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Perspective and Prospects (Magill’s Medical Guide, Sixth Edition)
Medicine has always played some role in the outcome of court cases, but this relationship did not come into full flower until relatively recently. In the early twentieth century, courts placed strict limitations on the type and amount of medical testimony allowed into evidence. Often, certain types of medical evidence were not admissible because the science was not deemed reliable—there was too much room for error. The polygraph (lie detector), for example, could not be relied upon to reveal consistently whether a person was telling the truth, since it simply measured galvanic skin response, respiration rate, and other factors that only tend to be correlated with the subject’s feelings of guilt. Most other evidence presented by medical experts concerned the likelihood of events or outcomes and therefore usually constituted opinion, rather than fact.
With the advent of new technologies in the later part of the twentieth century, medical science began to present “hard” (more precise) data that became more frequently accepted by the courts as reliable and relevant evidence. Even so, it took some time before medical scientists were able to present enough data to persuade the courts that the evidence of such methods as DNA “fingerprinting” was truly reliable. The acceptance of DNA testing, for example, was a long and hard-fought battle among legions of medical experts on both sides of the issue. Finally, DNA...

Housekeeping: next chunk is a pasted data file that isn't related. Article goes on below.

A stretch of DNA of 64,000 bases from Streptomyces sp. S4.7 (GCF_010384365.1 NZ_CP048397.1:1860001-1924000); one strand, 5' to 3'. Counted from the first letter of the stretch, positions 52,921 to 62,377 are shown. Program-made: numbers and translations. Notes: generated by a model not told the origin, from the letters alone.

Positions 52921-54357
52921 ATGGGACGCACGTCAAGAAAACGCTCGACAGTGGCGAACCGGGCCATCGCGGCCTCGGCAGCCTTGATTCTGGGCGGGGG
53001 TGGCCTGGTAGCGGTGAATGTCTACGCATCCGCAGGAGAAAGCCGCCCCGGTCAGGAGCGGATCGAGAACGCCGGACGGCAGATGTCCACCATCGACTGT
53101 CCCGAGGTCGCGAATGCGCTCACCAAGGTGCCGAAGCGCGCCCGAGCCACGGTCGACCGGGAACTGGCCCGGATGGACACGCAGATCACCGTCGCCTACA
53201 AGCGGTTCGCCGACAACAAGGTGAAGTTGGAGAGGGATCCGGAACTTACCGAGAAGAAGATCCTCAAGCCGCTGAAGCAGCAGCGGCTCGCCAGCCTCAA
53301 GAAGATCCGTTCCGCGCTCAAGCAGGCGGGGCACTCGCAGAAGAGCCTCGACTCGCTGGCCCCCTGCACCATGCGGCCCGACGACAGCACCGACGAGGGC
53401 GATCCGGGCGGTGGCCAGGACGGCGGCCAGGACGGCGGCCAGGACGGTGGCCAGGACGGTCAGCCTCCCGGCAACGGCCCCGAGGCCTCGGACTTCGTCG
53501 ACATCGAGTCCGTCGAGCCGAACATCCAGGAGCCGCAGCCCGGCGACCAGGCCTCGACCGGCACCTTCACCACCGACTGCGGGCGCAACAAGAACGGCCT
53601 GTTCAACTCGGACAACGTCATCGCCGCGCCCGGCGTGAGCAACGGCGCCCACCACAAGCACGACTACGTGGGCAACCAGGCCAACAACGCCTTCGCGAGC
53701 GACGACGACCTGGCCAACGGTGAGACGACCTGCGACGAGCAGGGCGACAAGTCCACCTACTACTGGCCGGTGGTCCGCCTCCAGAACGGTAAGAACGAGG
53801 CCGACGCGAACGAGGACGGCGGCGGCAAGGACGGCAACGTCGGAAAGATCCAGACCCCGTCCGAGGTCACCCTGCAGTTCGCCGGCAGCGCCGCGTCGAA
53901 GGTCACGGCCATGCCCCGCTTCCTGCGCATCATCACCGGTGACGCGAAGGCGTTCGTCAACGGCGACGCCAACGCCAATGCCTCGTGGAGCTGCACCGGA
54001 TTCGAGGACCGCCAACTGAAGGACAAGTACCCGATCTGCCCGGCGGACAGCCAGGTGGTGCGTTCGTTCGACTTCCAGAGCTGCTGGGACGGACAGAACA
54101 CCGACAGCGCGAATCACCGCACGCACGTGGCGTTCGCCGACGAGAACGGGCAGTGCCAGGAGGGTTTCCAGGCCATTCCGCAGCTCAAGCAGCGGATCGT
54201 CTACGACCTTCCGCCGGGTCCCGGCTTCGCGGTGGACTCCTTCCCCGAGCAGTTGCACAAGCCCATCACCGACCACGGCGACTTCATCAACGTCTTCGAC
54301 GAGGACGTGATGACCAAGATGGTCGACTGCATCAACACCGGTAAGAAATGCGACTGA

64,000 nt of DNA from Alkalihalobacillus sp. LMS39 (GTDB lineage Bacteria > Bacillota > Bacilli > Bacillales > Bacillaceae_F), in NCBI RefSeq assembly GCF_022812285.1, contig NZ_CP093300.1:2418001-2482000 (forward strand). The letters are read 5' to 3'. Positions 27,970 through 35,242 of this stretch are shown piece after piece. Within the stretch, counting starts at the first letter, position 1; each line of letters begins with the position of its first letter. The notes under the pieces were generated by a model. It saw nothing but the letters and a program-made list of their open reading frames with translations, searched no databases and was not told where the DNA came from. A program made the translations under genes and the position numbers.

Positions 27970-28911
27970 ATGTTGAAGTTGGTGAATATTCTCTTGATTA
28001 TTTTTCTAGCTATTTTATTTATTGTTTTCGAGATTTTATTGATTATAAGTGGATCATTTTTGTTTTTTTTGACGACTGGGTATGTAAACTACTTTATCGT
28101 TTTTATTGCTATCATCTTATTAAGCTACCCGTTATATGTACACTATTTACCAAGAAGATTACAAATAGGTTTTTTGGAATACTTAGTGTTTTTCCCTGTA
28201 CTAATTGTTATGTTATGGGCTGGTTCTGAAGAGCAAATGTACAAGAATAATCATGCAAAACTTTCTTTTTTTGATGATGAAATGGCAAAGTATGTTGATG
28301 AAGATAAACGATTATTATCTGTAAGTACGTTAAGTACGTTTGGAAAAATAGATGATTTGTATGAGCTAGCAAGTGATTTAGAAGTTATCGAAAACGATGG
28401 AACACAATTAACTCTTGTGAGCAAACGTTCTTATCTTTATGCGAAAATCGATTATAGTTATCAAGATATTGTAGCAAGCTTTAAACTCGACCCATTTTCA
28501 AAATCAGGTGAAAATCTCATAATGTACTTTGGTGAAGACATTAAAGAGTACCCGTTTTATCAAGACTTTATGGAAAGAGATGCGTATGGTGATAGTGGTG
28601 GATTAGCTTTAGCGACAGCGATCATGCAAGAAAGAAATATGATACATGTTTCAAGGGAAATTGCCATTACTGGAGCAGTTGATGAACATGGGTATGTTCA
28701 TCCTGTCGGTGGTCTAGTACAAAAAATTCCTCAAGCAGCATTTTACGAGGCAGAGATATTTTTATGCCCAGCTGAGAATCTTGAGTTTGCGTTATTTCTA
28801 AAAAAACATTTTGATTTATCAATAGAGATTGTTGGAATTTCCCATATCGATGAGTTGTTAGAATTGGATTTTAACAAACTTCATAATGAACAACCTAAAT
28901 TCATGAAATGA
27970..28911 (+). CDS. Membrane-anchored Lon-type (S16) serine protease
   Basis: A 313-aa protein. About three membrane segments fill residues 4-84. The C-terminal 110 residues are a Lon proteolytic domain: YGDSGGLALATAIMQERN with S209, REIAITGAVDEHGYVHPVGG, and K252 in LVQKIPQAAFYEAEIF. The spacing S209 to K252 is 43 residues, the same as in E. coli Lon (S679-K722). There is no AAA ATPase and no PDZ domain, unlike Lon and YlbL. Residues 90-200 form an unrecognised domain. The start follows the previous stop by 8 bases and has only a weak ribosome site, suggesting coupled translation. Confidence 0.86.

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For Further Information: (Magill’s Medical Guide, Sixth Edition)
Boumil, Marcia M., Clifford E. Elias, and Diane Bissonnette Moes. Medical Liability in a Nutshell. 2d ed. St. Paul, Minn.: Thomson/West, 2003. Succinctly discusses salient topics in medical liability: medical negligence, standard of care, intentional torts, informed consent and the right to refuse treatment, the duty of disclosure, causation and damages, and various defenses to liability.
Fremgen, Bonnie F. Medical Law and Ethics. 2d ed. Upper Saddle River, N.J.: Pearson/Prentice Hall, 2006. Essential legal and ethical principles for the health care provider. Contains case studies and legal citations.
Furrow, Barry R., et al. Health Law: Cases, Materials, and Problems. 6th ed. St. Paul, Minn.: Thomson/West, 2008. Covers a range of issues related to health and the law, including cost control, prospective payment, health care antitrust, and federal and state regulation of health care delivery; legal and ethical issues created by reproductive technology and by the dilemmas of death and dying; and the core topics of professional liability and the physician-patient relationship.
Garner, Bryan A., ed. Black’s Law Dictionary. 9th ed. St. Paul, Minn.: Thomson/West, 2008. The fundamental legal dictionary, containing definitions and examples of how terms have been interpreted by courts.
James, Stuart H., and Jon J. Nordby, eds. Forensic Science: An Introduction to...
(The entire section is 461 words.)